See also Innocence and Recent Legislative Activity.

Legal Scholars Send Letter to Ryan
More than 425 law professors from across the nation have signed an open letter to Illinois Governor George Ryan encouraging him to consider granting each of the clemency requests currently under his review. Earlier this year, following the completion of the Illinois Commission on Capital Punishment’s examination of the state’s death penalty, clemency petitions were filed on behalf of more than 150 death row inmates. The Commission’s review examined flaws within the state’s death penalty system and resulted in a lengthy list of reform recommendations that aim to ensure improved fairness and accuracy. In today’s letter to Governor Ryan, the law professors noted, “The clemency power traditionally has been used not only to correct injustices in individual cases, but also as a response to problems in the systemic application of the law. It can promote healing after issues of great divisiveness have been resolved.” Ryan is expected to act on the petitions before leaving office in January. (Chicago Tribune, December 30, 2002). See also Clemency and Illinois Commission on Capital Punishment.

False Confessions Investigation
A recent investigation by The Miami Herald found that 38 false or questionable confessions have been discredited in just one Florida county since 1990. The confessions were either thrown out by Broward County courts, rejected by juries, or abandoned by police or prosecutors. The Herald’s study found examples of illegal interrogation, coercive questioning, and flawed fact-checking. At least six confessed “killers” who were charged with murder were later determined to be innocent. Among the false confessions listed was that of Frank Lee Smith who spent 14 years on Florida’s death row. DNA evidence eventually cleared him of the charges, but he died of cancer six months before his exoneration. (Miami Herald, Dec. 22, 2002). See also Innocence.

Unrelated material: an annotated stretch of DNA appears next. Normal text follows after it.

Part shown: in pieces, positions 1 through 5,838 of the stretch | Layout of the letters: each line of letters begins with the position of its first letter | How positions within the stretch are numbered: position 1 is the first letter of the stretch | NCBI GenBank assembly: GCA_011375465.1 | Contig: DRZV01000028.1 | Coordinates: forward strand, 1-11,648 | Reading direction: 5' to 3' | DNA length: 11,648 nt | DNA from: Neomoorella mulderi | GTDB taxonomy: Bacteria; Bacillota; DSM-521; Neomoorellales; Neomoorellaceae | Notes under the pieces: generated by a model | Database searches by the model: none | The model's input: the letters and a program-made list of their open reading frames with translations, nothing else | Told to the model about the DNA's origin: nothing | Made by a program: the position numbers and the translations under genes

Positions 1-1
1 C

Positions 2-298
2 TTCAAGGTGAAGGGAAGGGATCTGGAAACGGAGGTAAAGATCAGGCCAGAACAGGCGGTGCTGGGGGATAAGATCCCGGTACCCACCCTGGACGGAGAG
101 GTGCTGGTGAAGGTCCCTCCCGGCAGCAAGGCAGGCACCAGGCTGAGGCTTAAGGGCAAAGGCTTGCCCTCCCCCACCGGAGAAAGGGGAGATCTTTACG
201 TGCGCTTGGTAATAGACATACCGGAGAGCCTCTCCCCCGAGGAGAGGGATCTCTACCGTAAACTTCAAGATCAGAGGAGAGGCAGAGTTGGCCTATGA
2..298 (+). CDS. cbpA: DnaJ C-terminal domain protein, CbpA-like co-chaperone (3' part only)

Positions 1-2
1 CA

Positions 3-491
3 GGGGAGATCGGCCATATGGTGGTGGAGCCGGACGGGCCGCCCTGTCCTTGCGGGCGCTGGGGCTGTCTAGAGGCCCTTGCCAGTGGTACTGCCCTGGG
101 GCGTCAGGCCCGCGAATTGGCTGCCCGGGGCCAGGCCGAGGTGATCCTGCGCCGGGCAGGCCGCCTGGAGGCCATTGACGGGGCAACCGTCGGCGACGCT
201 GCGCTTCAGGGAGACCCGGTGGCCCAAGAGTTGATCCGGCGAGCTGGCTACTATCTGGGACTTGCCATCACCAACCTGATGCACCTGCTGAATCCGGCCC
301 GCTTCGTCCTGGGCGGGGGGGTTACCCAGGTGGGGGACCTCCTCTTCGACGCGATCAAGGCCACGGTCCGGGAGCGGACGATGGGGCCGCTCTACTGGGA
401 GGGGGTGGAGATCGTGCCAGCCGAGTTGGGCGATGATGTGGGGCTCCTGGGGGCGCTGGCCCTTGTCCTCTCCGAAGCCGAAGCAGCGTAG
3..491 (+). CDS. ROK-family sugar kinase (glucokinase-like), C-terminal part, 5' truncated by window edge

NEW RESOURCE: Capital Punishment 2001
Earlier in December, the Bureau of Justice Statistics released its annual report on the death penalty with statistics from the previous year. The report contained a number of interesting findings:

  • The number of people sentenced to death in 2001 was 155, the smallest number since 1979, and an almost 50% drop from the average number of death sentences in 1994-99.
  • Between 1973 and 2001, Texas sentenced the most people to death (889), followed by Florida (863) and California (779).
  • The number of people under sentence of death declined in 2001, the first decrease in 25 years.
  • The time between sentencing and execution for those executed in 2001 was 11 years and 10 months, slightly longer than for those executed in 2000. Overall, the average time between sentencing and execution for those executed between 1977 and 2001 was 10 years and 3 months.

(BJS, Capital Punishment 2001 (published 2002)). See also DPIC’s 2002 Year End Report for statistics on 2002.

NEW RESOURCE: Law Review Examines the Policy and Politics of the Death Penalty
The Spring 2002 Oregon Law Review titled “The Law and Politics of the Death Penalty: Abolition, Moratorium, or Reform?” features articles written to complement an Oregon symposium on the death penalty. The resource contains articles by capital punishment experts from around the country, and highlights issues such as the future of capital punishment in the U.S., the power of clemency, and international policies regarding the death penalty. It also examines the issues of race, gender, and geographic disparities concerning the death penalty. (81 Oregon Law Review 1 (2002)). See Studies, Books and Law Reviews.

NEW VOICES: New York DA Calls Death Penalty “A Hollow Victory”
Queens District Attorney Richard Brown recently called the death penalty a hollow victory because it offers victims’ families “a false hope of closure.” Brown said that the use of the death penalty is regrettable because the long and expensive appeals process causes victims’ family members to relive the crime that took their loved one. He noted that families “hang on” to a false belief that a capital conviction will ease their pain. (Queens Chronicle, December 20, 2002) See New Voices.

Innocence I: Judge Overturns Central Park Jogger Convictions
New York State Supreme Court Justice Charles Tejada vacated the convictions of five men who were wrongfully convicted of the 1989 Central Park jogger attack after the Manhattan District Attorney recommended dropping charges. (See below) The men, ages 14-16 at the time of the crime, spent years in jail for the crime before DNA evidence in the case confirmed that the rape was committed by another man. (Associated Press, December 19, 2002) See, Innocence.

Innocence II: FBI Says State’s Top Scientist Misidentified Evidence in Wrongful Conviction Case